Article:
kencmcintyre
kencmcintyre on August 18, 2008 at 4:41 pm

In counterpoint, I would say that if the theater featured burlesque with short racy films screened as filler, that probably wouldn’t qualify it to be listed as a legitimate house. That’s what the films described above sound like to me. The patrons weren’t going to the place for the films, they were going there for the girls.

kencmcintyre
kencmcintyre on August 18, 2008 at 4:39 pm

You could always ask Ken Roe. He was one of the contributors to the Cinematour page for the Belasco.

vokoban
vokoban on August 18, 2008 at 4:18 pm

Here are a few examples of short write ups for the movie period at the Belasco:
April 7, 1949-The Belasco Theater’s new bill consisting of the French film, “She Returned at Dwan,” starring Daneille Darrieux, and a musical stage show, “Silk Stocking Revue,” opens this afternoon.

Jan. 27, 1949-A new stage show, “The Garter Girls,” starring Viviene Lee, and featuring Genii Young, Frank Scannell, Joe De Rita and Mary Miller, opens today at the Belasco Theater. In addition, Danielle Darrieux, French screen star, will be seen in her Parisian picture, “Club de Femmes.”

vokoban
vokoban on August 18, 2008 at 4:04 pm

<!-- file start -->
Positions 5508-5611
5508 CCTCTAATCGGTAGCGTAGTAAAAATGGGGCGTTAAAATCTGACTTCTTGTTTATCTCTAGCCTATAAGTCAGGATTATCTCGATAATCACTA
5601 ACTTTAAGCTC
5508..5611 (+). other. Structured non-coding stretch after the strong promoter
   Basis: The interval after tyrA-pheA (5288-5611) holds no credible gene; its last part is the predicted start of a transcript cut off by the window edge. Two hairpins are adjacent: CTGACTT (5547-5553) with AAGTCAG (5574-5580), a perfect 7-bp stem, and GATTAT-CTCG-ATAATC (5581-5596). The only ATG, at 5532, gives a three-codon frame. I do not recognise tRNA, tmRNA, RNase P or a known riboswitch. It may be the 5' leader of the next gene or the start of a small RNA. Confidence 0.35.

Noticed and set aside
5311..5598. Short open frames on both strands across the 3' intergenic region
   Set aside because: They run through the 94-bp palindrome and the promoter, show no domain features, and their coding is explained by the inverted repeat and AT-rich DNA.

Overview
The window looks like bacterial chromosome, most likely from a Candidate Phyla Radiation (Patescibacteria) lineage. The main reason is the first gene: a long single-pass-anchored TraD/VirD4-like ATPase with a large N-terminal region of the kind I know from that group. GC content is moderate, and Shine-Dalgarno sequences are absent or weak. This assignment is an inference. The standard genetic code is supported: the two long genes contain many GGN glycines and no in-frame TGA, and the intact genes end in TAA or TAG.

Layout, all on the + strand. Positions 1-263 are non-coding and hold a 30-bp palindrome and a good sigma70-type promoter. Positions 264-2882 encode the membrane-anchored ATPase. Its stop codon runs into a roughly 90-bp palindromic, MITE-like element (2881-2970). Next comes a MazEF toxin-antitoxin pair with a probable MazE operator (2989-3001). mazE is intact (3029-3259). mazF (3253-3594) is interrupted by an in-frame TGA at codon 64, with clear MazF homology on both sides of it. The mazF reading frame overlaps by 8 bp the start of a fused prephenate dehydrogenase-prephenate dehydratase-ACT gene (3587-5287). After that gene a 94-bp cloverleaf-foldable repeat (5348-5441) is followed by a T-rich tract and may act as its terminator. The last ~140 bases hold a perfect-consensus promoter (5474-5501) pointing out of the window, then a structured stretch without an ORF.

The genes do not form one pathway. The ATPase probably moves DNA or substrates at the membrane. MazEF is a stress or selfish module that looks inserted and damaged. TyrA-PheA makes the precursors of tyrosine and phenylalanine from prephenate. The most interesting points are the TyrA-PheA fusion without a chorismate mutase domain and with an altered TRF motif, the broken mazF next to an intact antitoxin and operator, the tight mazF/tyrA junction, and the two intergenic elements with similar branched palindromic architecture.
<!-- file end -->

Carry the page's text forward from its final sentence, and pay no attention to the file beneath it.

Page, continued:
Apparently, the Belasco went from legit dramatic and musical theater to a program of burlesque with a movie following the performance by the end of 1948. This continued until June of 1950 when the church bought the theater. The numerous movies tend to be French or drug propaganda type films. Here are a few of the titles that screened for that short period: Fric-Frac, Kiss of Fire, Human Beast, Bride’s Delight, Lysistrata, Venus of Paris, Streets of Shadow, She Returned at Dawn, Wild Weed, Girls For Sale…etc….there are more but you can look under the movie listings in the LA Times if you’re interested. I’m not really concerned whether the theater gets listed on here or not. I just wanted to show that they did show movies here, briefly or not.

vokoban
vokoban on August 18, 2008 at 3:17 pm

Hmmmmm…..read the last sentence.

(Dec. 25, 1948)
BELASCO OPENS TODAY WITH NEW STAGE OFFERING
The newly refurbished Belasco Theater will open today with Wally Vernon’s “Big Dame Hunt” written by Eddie Maxwell. The theater has been given a scrubbing and repainted from stem to stern. Backstage, the dressing rooms and the Green Room have been renovated. Switchboard has been enlarged to handle special lighting effects and rigging and flies augmented in order to facilitate changing of scenes. New movie equipment has been installed.

HowardBHaas
HowardBHaas on August 18, 2008 at 3:03 pm

1st comment of today named 2 of the films. Again, introduction’s 3rd paragraph elaborates on the Belasco.